Family members and friends spent the day and the night – every waking hour – rejoicing. It was the best of all possible family reunions, save for the void left by Berry’s mother’s death in 2006.
Louwana Miller, bereft of her daughter and any semblance of meaningful information about her disappearance, died of a broken heart, friends and family have said. She spoke with Scene in 2003, seven months after Berry disappeared. Already at that point, Miller openly feared, the city had given up on her.
“Me and her was very close,” Miller said. “She always called when she was going someplace.” She was last seen a day before her 17th birthday as she left for a shift at Burger King on West 110th and Lorain. Miller acknowledged that much of Cleveland bent over backward in the weeks following the disappearance, working to maintain awareness and follow up on any possible light. But news cycles demand change, and Miller was soon lamenting the loss of her daughter to few outside of her immediate social circle.
She offered stirring words in 2003, complete with the silver lining that truly never escaped her:
“One good thing is that they haven’t found her body.”
Family members, of course, wished openly that Miller could be here now.
Ariel Castro spent much of the past decade working as a bus driver for the Cleveland Metropolitan School District. According to police, his most notable interaction with the law occurred when he left a child on a bus in 2004, resulting in a call from Cuyahoga County Children and Family Services. “He was interviewed extensively,” Tomba said.
Castro would eventually be fired in November 2012 after leaving a child on his bus.
Public Safety Director Martin Flask said at the same press conference Tuesday morning that Children and Family Services were not able to make contact with Ariel after visiting his home. It’s unclear what developments really followed the report of a child being left on the bus, but no charges were ever brought about in that case.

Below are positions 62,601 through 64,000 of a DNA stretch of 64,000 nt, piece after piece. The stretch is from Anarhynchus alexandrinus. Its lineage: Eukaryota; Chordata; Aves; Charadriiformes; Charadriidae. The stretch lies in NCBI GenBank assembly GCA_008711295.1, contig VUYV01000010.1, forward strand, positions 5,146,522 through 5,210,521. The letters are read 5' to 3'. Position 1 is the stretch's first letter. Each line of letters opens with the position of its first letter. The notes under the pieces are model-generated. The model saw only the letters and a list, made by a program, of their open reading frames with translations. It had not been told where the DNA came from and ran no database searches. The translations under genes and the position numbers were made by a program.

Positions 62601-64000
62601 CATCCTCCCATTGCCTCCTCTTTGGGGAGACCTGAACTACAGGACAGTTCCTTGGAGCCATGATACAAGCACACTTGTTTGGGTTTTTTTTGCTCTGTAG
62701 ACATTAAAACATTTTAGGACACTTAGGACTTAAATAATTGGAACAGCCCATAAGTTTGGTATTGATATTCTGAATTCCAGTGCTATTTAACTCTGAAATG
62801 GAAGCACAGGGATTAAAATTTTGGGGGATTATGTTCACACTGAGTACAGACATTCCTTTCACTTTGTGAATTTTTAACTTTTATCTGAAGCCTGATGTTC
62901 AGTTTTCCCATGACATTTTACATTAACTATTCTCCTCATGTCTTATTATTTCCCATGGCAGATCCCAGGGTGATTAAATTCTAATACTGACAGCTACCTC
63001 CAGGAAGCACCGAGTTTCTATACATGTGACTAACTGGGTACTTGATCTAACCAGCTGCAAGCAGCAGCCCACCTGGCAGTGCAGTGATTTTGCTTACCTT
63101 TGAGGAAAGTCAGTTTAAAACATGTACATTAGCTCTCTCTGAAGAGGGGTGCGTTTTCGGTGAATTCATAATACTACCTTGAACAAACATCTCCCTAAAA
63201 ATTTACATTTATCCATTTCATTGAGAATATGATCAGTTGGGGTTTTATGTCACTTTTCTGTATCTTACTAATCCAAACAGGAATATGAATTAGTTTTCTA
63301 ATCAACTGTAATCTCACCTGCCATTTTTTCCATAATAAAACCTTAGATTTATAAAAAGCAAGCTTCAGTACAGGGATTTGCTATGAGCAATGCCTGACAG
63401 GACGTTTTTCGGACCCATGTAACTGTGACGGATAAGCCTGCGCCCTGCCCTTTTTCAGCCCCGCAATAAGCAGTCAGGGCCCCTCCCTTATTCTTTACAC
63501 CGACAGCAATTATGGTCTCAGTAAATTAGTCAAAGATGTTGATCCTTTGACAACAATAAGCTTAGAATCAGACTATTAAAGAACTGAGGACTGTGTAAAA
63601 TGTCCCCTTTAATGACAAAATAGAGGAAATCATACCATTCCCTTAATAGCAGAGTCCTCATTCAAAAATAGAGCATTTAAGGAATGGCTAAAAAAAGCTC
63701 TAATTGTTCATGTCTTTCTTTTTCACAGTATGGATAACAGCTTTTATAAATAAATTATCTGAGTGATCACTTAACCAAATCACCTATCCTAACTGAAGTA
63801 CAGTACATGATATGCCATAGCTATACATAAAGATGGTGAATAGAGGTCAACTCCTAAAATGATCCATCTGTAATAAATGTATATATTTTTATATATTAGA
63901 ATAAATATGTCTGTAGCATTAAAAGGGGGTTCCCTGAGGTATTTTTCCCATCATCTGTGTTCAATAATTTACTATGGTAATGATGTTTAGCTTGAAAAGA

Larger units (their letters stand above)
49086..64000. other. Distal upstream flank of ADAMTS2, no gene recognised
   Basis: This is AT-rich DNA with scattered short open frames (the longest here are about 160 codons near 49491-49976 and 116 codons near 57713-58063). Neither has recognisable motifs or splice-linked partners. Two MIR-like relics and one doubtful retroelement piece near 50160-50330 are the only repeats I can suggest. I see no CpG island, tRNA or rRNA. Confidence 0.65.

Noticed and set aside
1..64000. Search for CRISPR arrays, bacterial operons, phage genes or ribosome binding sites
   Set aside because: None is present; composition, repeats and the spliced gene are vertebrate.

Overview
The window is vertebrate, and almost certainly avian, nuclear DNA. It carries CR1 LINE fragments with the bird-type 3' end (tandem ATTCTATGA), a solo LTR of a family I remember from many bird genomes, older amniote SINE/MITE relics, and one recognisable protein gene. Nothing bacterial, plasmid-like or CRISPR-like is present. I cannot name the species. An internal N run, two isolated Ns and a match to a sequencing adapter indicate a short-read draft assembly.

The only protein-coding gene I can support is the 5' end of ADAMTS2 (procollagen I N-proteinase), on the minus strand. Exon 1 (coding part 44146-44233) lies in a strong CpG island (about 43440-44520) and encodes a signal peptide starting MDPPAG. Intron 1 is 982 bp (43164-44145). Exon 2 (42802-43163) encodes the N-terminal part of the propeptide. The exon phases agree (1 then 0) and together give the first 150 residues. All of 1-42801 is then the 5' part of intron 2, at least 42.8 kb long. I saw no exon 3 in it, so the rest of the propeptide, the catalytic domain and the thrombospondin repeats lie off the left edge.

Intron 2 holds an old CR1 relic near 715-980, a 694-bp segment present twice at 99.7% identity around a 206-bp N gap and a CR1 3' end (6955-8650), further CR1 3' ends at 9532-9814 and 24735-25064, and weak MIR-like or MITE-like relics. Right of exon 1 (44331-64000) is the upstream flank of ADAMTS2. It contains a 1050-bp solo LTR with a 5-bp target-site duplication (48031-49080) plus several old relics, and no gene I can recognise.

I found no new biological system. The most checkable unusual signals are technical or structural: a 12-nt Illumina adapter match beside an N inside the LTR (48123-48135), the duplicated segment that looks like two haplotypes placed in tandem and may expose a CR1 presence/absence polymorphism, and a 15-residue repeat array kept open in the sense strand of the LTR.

Once again, Tomba’s words at the Tuesday morning press conference hang in the air: “Every single lead was followed up no matter how small,” he said. Unavoidable thoughts hearkening back to Anthony Sowell’s 2011 serial murder convictions hang in the air, as well. The rescue at the Seymour Avenue house will bear out a legacy on the backs of all involved, much like Cleveland’s other high-profile crimes.
Stories revolving around Castro’s work as a bus driver and his interactions with family members fill out characteristics about the man – elements of his personality that may have led to both the kidnapping and to his evasion from law enforcement.
In 1993 and 2005, Castro was accused of domestic violence from his one-time wife. The former charges were reduced to mere disorderly conduct, while the latter incident offered grisly imagery of a fractured marriage still capable of wreaking havoc. Castro broke his ex-wife’s nose and ribs, dislocated her shoulders, knocked out one of her teeth and battered her so hard that a blood clot formed on her brain, according to filings in court. In an interview with investigators after the fact, Castro denied ever being abusive toward her.
That filing effectively killed Castro’s chances at even partial custody of his children. Nevertheless, as sources familiar with the man report, his penchant for manipulation pulled Emily and Arlene back into his gravitational pull at times.
Several years after the gross sexual imposition conviction of Colon blew over, Emily Castro gave birth to a girl. It’s unclear who the father was – though speculation points to either a former boyfriend who now lives in Cleveland or, according to the private investigator, something much more untoward, evil, and incestuous.
Emily was living in Fort Wayne, Ind., where she attempted to murder her 11-month-old daughter by slashing her throat four times in 2007. She was later convicted of attempted murder and sentenced to 25 years in prison.
“It is certainly a mystery as to how this happened or why this happened,” Allen Superior Court Judge John Surbeck told The Journal Gazette at the time.
It is indeed a mystery that may yet hold more clues as to who Ariel Castro has been all these years. Any answers that lay within may illuminate a gap in local law enforcement’s own investigations.
The Regional Fusion Center and the Cleveland Police Department currently maintain a list of 96 missing persons in the area. Some of them have been missing since the mid-2000s. One was last seen in 1995.
Each person carries with them a story, a life.
Women like Ashley Summers and Christina Adkins have garnered attention in the region, thanks to widespread reporting and an insistent base of family and friends that maintains the vigil.
Summers was last seen at her West 96th Street home, near Madison Avenue, in July 2007. The FBI has not come close to solving the mystery of Summers’ whereabouts, though various reports indicate the possibility that she has been held against her will and that foul play has not been an immediate suspicion in her case. The FBI had tied the investigation into Summers’ disappearance into those of Berry and DeJesus as recently as 2009, though the department never explained why.